COMMENTARY: Once again, Refugee Film Fest bridging divides

Daily News Egypt
6 Min Read

The Cairo Refugee Film Festival started last year as an initiative to celebrate World Refugee Day in June in a much more coherent and meaningful way. This week, the festival is back for its second edition, featuring screenings scheduled from June 17-20.

As one of the fest’s organizers, I have to attest that the challenges of organizing this festival are unique — considering that we are a team of people who had come together in our individual capacity, independent of any organizational structure. Apart from the fact that we all work with refugees in various capacities, what had brought us together last year was the team’s shared experiences about constantly having to explain who a ‘refugee’ is, when talking about their work.

As individuals, we have the advantage of not having to ‘tow the company line’ and we can maintain our ‘independence’ in the selection of films and programming. But we have also collaborated with associations and organizations that are willing to offer us institutional support — in terms of providing space, acting as our financial umbrella — and a quasi-identity.

Through the line up of films this year, we hope to break the myth that all refugees are Africans and concentrate on triumphant refugee stories and the indefatigable human spirit.

The Somali Bantus who had moved to the United States in 2004 are the subject of the film “Rain in A Dry Land.” It focuses on the optimism of two such families as they combat racism and discrimination in their new home.

“Das Fraulein” won awards at the Sarajevo Film Festival, the International Film Festival in Spain as well as the Swiss Film Prize for best script in 2007. A work of fiction, it deals with women camaraderie and explores the physical and the emotional displacement of three women from the erstwhile Yugoslavia, who now live in Switzerland.

The much-feted and much-awarded “Pray the Devil Back to Hell” is the story of Liberia, another African nation torn to shreds by decades of civil war. The documentary combines interviews, footage from present-day Liberia and some rare images from the past to recount the story of women who were at the forefront of the struggle, against the country’s tyrannical leaders and warlords, to bring peace to their fragmented country.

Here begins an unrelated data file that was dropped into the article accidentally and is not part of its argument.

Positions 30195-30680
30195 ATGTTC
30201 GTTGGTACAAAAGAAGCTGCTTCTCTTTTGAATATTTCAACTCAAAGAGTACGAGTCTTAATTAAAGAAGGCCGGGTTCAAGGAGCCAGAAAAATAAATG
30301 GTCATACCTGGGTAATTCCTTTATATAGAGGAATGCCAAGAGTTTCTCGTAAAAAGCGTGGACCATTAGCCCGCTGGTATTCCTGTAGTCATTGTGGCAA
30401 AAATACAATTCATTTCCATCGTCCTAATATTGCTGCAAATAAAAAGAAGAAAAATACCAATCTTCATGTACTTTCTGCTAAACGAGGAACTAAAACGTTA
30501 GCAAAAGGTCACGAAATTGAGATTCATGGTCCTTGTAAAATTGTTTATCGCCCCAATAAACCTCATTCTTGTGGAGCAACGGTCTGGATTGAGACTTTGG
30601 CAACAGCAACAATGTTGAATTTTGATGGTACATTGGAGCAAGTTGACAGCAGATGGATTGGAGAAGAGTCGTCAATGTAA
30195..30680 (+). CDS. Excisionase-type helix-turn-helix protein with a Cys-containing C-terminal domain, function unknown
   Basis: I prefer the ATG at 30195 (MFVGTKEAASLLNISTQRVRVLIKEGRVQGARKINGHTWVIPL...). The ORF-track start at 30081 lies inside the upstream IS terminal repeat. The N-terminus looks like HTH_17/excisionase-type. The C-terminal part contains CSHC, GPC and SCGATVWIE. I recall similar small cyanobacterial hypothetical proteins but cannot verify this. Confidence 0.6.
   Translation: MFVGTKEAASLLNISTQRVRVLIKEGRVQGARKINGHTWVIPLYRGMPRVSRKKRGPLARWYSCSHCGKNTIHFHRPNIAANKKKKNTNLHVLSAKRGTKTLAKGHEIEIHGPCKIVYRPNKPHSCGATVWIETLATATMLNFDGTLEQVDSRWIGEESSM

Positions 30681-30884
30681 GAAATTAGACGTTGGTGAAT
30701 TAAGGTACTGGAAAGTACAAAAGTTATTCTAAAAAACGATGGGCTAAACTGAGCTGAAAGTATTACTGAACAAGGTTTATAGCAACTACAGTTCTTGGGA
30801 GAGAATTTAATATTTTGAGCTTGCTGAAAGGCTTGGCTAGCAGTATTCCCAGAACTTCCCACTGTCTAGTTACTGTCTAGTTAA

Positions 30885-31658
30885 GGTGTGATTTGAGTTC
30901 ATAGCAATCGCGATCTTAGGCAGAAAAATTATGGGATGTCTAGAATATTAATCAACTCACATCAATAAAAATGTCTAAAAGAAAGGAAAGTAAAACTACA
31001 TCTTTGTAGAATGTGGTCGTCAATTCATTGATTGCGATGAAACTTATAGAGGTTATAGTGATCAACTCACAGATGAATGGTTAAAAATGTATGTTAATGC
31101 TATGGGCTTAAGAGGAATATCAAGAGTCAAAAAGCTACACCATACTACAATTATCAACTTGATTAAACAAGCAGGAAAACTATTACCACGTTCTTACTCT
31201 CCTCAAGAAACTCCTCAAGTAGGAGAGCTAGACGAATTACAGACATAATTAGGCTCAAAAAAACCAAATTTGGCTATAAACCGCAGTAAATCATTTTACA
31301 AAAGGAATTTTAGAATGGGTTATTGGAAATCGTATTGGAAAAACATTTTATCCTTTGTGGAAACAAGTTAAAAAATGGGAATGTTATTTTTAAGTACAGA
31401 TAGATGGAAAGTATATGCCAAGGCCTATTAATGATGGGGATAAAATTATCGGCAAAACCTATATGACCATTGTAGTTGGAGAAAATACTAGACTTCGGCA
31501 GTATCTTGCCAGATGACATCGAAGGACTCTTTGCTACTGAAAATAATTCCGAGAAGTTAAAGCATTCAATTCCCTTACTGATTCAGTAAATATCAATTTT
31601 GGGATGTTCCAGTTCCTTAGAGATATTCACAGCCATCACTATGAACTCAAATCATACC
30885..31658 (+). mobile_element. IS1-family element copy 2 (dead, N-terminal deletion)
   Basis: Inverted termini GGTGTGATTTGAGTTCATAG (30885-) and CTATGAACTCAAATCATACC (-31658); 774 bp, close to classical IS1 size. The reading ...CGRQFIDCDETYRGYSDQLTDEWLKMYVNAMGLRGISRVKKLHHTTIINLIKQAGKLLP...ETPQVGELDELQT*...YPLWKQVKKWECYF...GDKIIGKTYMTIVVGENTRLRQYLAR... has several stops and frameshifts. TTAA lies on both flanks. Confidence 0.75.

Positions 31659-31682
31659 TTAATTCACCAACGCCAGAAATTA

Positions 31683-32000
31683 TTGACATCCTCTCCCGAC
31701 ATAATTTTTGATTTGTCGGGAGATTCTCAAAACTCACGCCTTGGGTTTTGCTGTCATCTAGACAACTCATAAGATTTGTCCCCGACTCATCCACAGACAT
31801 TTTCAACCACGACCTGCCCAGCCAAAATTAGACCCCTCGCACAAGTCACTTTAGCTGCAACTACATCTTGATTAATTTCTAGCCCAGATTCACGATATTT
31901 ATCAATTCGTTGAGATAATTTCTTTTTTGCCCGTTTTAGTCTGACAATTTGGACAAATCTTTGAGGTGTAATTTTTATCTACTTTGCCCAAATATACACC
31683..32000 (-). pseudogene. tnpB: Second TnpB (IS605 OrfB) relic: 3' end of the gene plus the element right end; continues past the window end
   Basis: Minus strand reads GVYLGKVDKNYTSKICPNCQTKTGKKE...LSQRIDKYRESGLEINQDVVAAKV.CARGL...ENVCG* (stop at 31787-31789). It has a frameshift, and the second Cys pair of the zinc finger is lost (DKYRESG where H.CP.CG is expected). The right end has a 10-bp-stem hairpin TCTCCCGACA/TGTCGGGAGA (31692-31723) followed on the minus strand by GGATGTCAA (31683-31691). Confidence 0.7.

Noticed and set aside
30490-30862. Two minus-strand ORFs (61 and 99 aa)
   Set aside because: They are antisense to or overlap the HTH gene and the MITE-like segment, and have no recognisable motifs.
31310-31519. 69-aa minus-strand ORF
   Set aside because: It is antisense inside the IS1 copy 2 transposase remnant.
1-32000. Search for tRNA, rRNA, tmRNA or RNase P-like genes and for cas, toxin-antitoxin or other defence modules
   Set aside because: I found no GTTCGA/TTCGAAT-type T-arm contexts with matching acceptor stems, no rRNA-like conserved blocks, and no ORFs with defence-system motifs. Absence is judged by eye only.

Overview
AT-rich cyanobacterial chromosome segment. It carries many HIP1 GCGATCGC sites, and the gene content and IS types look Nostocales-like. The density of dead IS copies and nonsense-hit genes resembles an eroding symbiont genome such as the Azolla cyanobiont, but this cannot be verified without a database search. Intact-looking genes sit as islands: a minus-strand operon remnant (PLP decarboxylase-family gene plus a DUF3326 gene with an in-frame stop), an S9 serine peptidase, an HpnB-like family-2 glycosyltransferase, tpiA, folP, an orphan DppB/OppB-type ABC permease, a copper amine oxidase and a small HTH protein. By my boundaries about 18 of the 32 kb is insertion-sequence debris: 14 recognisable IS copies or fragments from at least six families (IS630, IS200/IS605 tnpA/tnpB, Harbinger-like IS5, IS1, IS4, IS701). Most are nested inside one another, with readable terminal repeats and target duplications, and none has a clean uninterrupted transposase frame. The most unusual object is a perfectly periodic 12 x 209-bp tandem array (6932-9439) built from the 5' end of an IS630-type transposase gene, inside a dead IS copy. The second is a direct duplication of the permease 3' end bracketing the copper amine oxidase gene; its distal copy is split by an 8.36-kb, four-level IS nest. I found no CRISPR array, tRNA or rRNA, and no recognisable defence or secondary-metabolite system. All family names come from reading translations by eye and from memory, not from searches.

Audience Award Winner at the Amnesty International Film Festival, “Dreaming of Tibet” infuses hope in the millions of exiles, living away from their motherland, about the possibility of keeping alive their culture despite great hardships and loss.

This year, there are fewer films from the region with the exception of “East to West” and “Last Days of Tanf.” Unlike last year, when there was a surfeit of movies reflecting Palestinian stories, this year the festival has chosen to showcase stories from a number of geographical locations. A prime example is “Refugees from Russia,” the story of a Russian family who had to move from country to another for more than 100 years until the grandson of the family finally returns to his native town. “Cambodia Dreams” is about the hopes and dreams of a family that reunites 12 years after being separated due to the Thai-Cambodian border.

The festival has a new venue this year: Cinema Al Fourn at Darb 1718 Contemporary Art and Culture Center. Summer evenings are best enjoyed outdoors and the unique open-air theater at Darb will provide the perfect setting for the film fest.

Economic independence is a prerequisite for integration into the host country and a number of refugee women — Eritrean, Ethiopian, Sudanese and Iraqi — have used their skills to become bread-winners for their family. Their success is limited by the opportunities to showcase and sell their products. The Film Festival seeks to address this lacuna by holding a two-day bazaar at the venue of the screenings where such entrepreneurial women will offer handicrafts, artworks and food for sale.

Ending the festival on a musical note will be a group of Sudanese musicians and singers with their brand of ‘democratizing music’ that will include blues, reggae and folk.

Are film festivals, especially ones dealing with refugees, relevant? Can they really create an impact? Sharmarke Mohamed, who is from Somalia, feels that such festivals have an important role to play since “everyone has to know about the others so that we could break the barriers.”

He has been staying in Egypt for the last 10 years and is part of the festival’s prganizing committee this year.

“Refugees are here to stay, they are going nowhere,” continues Mohamed referring to the drop in the number of refugees being repatriated or resettled. “The film festival can serve as an eye-opener to the fact that most of us are here due to persecution and not out of choice.”

For more details about the festival, visit



“Das Fraulein” explores the physical and emotional displacement of three women.



“Pray the Devil Back to Hell” is the story of Liberia.

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